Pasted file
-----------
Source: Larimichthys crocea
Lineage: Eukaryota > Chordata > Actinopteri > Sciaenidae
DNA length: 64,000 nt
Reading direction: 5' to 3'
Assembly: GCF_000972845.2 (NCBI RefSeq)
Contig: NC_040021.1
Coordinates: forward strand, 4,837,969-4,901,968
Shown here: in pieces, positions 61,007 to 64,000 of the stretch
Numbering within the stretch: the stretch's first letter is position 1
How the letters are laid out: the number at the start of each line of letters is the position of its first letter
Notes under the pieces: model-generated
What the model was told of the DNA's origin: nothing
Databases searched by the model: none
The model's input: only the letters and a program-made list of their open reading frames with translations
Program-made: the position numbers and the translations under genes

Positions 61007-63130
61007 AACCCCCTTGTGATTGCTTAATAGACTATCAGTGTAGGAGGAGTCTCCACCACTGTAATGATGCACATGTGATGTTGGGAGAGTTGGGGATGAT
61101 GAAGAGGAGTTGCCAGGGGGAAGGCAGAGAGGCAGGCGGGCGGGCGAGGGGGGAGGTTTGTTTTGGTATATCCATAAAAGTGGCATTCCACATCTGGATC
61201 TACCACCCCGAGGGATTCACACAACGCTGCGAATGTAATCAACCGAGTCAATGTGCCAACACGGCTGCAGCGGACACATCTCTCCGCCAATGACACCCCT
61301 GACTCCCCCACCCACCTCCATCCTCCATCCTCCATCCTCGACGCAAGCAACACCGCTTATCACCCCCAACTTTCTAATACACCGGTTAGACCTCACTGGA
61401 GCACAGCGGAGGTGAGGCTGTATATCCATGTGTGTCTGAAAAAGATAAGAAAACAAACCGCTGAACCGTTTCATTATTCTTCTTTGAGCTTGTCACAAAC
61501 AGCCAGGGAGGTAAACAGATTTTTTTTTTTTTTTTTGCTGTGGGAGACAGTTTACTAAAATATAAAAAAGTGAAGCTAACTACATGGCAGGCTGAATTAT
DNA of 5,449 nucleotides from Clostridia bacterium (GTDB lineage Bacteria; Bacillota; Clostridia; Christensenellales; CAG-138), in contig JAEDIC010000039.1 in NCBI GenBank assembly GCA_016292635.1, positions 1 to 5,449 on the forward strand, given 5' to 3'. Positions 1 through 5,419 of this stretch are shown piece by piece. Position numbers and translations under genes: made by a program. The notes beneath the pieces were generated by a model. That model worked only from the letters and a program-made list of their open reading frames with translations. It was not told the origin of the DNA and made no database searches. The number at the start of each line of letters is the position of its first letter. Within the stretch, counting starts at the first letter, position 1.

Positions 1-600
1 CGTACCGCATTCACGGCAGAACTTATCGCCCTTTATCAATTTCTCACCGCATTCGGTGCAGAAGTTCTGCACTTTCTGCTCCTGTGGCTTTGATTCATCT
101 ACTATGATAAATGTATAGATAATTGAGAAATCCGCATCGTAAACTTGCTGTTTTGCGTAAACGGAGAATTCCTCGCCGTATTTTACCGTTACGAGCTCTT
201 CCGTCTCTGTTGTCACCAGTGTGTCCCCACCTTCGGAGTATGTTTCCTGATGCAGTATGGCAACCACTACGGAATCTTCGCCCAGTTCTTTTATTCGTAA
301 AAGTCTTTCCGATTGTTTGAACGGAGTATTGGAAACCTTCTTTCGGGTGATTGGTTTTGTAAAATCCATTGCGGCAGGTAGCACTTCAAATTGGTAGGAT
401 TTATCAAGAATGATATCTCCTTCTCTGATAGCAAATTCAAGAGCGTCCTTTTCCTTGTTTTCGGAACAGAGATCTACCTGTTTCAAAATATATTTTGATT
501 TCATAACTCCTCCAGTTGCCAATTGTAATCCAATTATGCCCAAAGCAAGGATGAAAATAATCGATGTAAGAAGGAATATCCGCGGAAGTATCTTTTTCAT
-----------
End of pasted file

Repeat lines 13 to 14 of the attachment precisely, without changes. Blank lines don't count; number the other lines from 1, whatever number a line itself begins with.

Databases searched by the model: none
The model's input: only the letters and a program-made list of their open reading frames with translations